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  1. #1


    Member Since
    Jul 21, 2007
    Location
    Kingston, Ontario
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    Mac OSX Tiger / Leopard
    Does anyone know of a good data recovery program that can be used on a MacBook Pro that is no longer bootable? A program such as Spinrite for Windows where I can boot off the disc and have it attempt to recover some data?

    I have tried Data Rescue II but, I am unable to make a bootable disc of it.

  2. #2


    Member Since
    Apr 28, 2006
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    2,542
    Specs:
    iMac Core Duo 20", iBook G4, iPhone 8GB :)
    Make your Mac boot into target disk mode (press T while booting). Then connect it to another mac via a firewire cable. It should mount on the desktop as a separate drive. That should solve your problem.

  3. #3

    louishen's Avatar
    Member Since
    Oct 22, 2007
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    London
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    Mac Mini Core i7 2012 | White 2009 MacBook 2 Ghz | 733 Mhz G4 Quicksilver
    Have you tries booting from the set-up DVD that came with your macbook, restart with the DVD in and press the C key while starting up

  4. #4

    rman's Avatar
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    Dec 24, 2002
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    2 x 3.0GHz Quad-Core, 6GB OS X 10.6.8 | 15in MacBook Pro 2.2GHz OS X 10.6.8 | 64GB iPad 2 WiFi
    Cool
    What is the exact problem you are having? Because you should be able to do as louishen suggested. Then check to see if your disk is okay using disk utility. If your disk is okay then you have several things you can do. You can do what goobimama suggested to get your data off of your disk. You can do and achive and install. In order to restore your system to working order.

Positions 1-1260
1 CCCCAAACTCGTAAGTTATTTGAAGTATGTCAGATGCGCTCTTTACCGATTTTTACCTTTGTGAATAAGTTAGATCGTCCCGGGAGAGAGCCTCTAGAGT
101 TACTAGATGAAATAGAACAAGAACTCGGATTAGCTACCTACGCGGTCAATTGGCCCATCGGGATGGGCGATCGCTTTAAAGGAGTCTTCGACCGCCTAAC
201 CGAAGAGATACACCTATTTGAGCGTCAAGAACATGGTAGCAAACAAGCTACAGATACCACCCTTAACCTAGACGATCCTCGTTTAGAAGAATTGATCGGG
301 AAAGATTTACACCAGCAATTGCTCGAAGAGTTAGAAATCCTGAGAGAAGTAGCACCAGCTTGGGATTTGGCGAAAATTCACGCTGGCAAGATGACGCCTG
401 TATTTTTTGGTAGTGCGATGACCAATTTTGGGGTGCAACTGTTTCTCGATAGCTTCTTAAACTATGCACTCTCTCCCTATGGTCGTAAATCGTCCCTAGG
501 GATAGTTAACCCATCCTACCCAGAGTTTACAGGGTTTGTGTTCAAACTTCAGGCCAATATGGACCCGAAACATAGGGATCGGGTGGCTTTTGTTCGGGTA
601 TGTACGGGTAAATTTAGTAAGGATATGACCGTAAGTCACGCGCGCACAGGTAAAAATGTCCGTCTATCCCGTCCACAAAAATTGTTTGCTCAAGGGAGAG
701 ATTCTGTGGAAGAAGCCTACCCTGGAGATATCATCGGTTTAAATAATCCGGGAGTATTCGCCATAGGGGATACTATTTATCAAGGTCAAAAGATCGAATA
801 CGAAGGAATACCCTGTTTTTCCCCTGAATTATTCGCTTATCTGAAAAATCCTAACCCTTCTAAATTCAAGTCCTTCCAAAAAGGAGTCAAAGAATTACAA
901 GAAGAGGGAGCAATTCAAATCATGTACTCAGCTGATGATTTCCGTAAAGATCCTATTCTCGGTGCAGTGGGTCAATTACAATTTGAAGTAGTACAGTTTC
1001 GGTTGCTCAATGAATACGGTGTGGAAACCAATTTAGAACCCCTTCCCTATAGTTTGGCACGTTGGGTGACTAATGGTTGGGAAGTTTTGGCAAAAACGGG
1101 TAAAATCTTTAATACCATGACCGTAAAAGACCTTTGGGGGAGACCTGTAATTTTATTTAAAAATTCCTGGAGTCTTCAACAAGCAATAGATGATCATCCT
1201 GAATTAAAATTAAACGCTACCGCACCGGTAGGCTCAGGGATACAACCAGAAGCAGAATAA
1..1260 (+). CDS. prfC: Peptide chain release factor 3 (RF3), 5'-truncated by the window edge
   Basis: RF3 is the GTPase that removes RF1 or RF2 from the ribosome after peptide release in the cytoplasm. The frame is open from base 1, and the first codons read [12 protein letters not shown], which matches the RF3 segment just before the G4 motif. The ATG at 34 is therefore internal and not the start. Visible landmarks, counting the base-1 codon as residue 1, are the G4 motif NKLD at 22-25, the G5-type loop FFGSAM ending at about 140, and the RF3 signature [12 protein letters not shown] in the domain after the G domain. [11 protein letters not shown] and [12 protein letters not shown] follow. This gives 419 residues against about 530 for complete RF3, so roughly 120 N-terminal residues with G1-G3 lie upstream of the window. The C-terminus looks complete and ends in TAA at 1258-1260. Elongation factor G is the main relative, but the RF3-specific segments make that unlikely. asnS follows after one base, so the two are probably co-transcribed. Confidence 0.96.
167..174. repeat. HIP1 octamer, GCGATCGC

Life isn't about waiting for the storm to pass, It's about learning to dance in the rain!

  5. #5

    riscy's Avatar
    Member Since
    Aug 27, 2007
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    Kazakhstan
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    Specs:
    White MacBook 1.83GHz 120GB Leopard and XP
    If you are just trying to save some data, then I would go with what the guys have suggested and then reinstall the OS.

    Booting into target disk mode is a doddle, and shows your HD as an external HD, so you should be able to trouble shoot easily.
    "I've go too much energy to switch off my mind, and not enough to get myself organised." The the
    Try using BootPicker with BootCamp

  6. #6


    Member Since
    Jul 21, 2007
    Location
    Kingston, Ontario
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    I dont have a problem, its just I would like to now. For Windows there is many bootable CD's to recover data and I think Mac should have one as well.

    You should have to own two Macs in order to recover data in my opinion.

    I have already done both of the suggested ideas and they work fine, but I am a computer technician and customers don't always have their OS cd's or I don't always have another Mac on hand

  7. #7


    Member Since
    Apr 28, 2006
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    iMac Core Duo 20", iBook G4, iPhone 8GB :)
    Well the limitation here is the HFS format. For instance, if you have MacDrive installed on a PC, you can very well plug your mac into a PC and browse the contents. Also, with Target disk mode, you can actually boot of Mac1 by using Mac2's hardware... very nifty for troubleshooting.

  8. #8

    cwa107's Avatar
    Member Since
    Dec 20, 2006
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    Lake Mary, Florida
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    Specs:
    15" MBP, Core i7/2GHz, 8GB RAM, 480GB Crucial M500 SSD
    Quote Originally Posted by eXz View Post
    I dont have a problem, its just I would like to now. For Windows there is many bootable CD's to recover data and I think Mac should have one as well.

    You should have to own two Macs in order to recover data in my opinion.

    I have already done both of the suggested ideas and they work fine, but I am a computer technician and customers don't always have their OS cd's or I don't always have another Mac on hand
    There are several third party tools that do what you're inquiring about. In particular, DiskWarrior is one that I've seen highly recommended. I'm also aware of Tech Tool Pro, but have not seen/used it.
    Liquid and computers don't mix. It might seem simple, but we see an incredible amount of people post here about spills. Keep drinks and other liquids away from your expensive electronics!

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